Penny Hardaway and the Tigers boast the country’s No. 1 recruiting class, comprised of seven freshmen, all of whom are four or five-star recruits. Precious Achiuwa is one of two five-star commits in the class. The 6’9” forward is Memphis’s second-highest rated newcomer behind the nation's top recruit, hometown hero James Wiseman. The pair of big men are joined by five four-star freshman—combo guard Boogie Ellis (No. 38), who decommitted from Duke to join the program, power forward D.J. Jeffries (No. 51), shooting guard Lester Quinones (No. 58), center Malcolm Dandridge (No. 104) and combo guard Damion Baugh (No. 113). The class boasts depth and talent at every position, with Achuiwa and Wiseman headlining Hardaway’s efforts and forming a formidable frontcourt duo for the Tigers.

How He Fits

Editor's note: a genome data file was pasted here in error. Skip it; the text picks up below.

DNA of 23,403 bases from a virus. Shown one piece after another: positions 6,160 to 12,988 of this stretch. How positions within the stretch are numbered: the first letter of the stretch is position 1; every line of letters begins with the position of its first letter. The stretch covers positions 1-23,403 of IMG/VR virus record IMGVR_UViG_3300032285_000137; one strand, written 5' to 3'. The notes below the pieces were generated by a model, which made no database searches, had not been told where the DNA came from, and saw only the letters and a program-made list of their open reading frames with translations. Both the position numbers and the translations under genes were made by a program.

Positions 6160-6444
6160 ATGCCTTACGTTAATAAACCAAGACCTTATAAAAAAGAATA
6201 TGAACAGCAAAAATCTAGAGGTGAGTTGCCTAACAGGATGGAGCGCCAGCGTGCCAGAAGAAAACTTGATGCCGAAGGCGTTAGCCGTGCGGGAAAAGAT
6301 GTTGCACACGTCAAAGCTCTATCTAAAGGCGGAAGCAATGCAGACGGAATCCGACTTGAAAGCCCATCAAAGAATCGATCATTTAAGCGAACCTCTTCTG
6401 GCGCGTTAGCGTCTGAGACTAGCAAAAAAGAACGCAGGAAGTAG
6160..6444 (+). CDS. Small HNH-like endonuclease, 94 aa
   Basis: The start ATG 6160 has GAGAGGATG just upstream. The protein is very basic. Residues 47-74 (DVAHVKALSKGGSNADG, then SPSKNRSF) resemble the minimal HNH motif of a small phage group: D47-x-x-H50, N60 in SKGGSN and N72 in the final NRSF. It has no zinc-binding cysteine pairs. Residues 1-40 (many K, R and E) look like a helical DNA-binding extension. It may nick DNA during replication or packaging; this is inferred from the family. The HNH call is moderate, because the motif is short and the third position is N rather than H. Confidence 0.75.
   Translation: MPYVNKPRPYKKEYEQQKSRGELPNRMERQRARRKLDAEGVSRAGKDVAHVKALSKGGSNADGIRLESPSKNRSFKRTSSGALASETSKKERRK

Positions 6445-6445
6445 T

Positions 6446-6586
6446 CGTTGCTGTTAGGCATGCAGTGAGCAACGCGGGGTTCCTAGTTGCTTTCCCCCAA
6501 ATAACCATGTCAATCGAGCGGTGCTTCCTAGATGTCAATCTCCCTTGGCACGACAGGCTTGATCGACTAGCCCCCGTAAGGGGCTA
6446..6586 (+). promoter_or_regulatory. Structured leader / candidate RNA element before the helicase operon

The Tigers are markedly young but remarkably talented, having lost five of their six top scorers and nine players in total (five graduated and four transferred) while bringing in plenty of new potential. The lone upperclassman on Memphis’s squad this season is senior reserve Isaiah Maurice, and significant contributions from the incoming freshmen and returning sophomores will be expected. The team’s two five-star big men will have a heavy load to shoulder from the start. Much will be asked of Achiuwa and Wiseman, but thankfully the Tigers have a ton of depth in their 13-man roster which should provide sufficient support.